On September 14, 1921, exactly 100 years ago, Thomaz Soares da Silva was born, better known as Zizinho, who stood out with the colors of Flamengo, São Paulo and Bangu. And with a difference: he was Pelé’s idol.
Zizinho’s prominence in football began in 1939, at Flamengo, where he was three-time champion in Rio de Janeiro in 1942, 1943 and 1944. His good performance yielded opportunities in the Brazilian team. After a period of injuries and ups and downs, the midfielder was one of the standouts in Brazil’s runner-up at the 1950 World Cup.
Later, he left Flamengo after accepting Bangu’s proposal and scored 120 goals during his time at the new club. The next destination was São Paulo, with the right to the title of São Paulo in 1957 upon arrival, beating Santos de Pelé.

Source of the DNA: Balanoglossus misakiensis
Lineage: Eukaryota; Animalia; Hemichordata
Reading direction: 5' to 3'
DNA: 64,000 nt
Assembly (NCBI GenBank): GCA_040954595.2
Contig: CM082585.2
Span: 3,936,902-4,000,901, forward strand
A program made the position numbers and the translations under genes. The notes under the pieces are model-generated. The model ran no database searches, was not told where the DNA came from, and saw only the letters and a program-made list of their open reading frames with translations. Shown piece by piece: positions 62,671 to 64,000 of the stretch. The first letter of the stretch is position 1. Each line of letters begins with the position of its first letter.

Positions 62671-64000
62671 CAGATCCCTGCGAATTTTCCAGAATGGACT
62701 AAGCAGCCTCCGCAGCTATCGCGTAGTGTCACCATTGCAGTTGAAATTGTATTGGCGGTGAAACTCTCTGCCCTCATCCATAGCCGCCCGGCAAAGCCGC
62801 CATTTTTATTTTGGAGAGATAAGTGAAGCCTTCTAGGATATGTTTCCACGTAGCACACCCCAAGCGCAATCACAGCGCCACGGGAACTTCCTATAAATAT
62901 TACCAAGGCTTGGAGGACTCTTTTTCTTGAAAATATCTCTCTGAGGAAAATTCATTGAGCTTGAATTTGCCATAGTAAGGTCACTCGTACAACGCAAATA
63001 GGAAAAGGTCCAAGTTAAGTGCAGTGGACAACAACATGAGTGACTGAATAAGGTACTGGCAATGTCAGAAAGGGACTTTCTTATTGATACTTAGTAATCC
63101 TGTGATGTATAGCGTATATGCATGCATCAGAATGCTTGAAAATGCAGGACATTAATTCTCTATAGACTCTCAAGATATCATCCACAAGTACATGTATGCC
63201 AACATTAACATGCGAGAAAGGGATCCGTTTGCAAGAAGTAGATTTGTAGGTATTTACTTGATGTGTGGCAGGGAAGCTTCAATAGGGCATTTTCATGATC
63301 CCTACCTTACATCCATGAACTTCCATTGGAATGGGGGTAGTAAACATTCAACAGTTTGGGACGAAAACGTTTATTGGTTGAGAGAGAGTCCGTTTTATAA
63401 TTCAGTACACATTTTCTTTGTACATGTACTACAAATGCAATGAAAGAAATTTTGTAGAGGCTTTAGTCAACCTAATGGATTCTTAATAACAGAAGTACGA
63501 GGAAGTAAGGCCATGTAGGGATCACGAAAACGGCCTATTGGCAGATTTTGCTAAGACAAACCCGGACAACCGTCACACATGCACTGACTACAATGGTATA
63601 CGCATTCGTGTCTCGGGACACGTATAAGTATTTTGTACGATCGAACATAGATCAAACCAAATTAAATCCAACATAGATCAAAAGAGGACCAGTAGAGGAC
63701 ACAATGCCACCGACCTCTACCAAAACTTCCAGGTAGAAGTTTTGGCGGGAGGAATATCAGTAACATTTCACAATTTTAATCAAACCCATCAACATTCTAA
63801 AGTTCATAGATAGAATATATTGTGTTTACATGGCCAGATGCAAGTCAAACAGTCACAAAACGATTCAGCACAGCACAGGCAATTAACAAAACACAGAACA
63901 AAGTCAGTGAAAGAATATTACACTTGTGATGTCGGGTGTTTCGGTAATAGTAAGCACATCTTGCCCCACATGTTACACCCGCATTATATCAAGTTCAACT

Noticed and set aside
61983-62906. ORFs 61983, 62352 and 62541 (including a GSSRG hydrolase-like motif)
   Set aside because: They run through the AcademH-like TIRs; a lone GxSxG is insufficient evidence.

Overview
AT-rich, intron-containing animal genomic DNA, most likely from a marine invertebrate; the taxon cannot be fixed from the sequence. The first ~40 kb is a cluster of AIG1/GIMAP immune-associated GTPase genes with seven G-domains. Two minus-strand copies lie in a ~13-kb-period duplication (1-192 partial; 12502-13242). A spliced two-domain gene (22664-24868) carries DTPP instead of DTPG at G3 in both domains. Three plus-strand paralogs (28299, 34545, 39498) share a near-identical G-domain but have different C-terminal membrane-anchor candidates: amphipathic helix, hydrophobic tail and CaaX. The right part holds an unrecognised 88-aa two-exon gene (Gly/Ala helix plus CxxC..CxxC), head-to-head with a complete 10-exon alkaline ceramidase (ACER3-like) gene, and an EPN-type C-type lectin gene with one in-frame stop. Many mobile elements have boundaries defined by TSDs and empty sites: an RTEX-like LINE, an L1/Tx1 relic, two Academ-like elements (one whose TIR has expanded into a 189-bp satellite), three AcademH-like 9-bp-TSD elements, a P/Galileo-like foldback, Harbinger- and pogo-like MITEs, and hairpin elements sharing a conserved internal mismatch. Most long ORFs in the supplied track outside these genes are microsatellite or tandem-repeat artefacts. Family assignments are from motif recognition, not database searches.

About the King, journalist João Máximo explained how Zizinho influenced Pelé’s football and that of a whole generation of players.
“Pelé said and Dondinho (Pelé’s father) also said how important Zizinho’s technique was to make the King start to fight to also seek his dribbles, show his genius,” he told Lance.
After leaving the São Paulo tricolor team, Zizinho still played for clubs like Uberaba and Audax Italiano (CHI), where he hung his boots in the early 1960s.
The experience led Zizinho to a great challenge in 1975: to stay ahead of the Brazilian team in the Pan American Games, held in Mexico City. Brazil shared the gold with the Mexicans after the final was interrupted due to a lack of electricity.
After the Pan-American, Zizinho prepared the team for the 1976 Olympic Games, but left the position after a friction with leaders.
He also worked as a Finance Tax in Rio de Janeiro and died at the age of 80, in Niterói, on February 8, 2002, after a cardiac arrest.
*With information from the Lancepress agency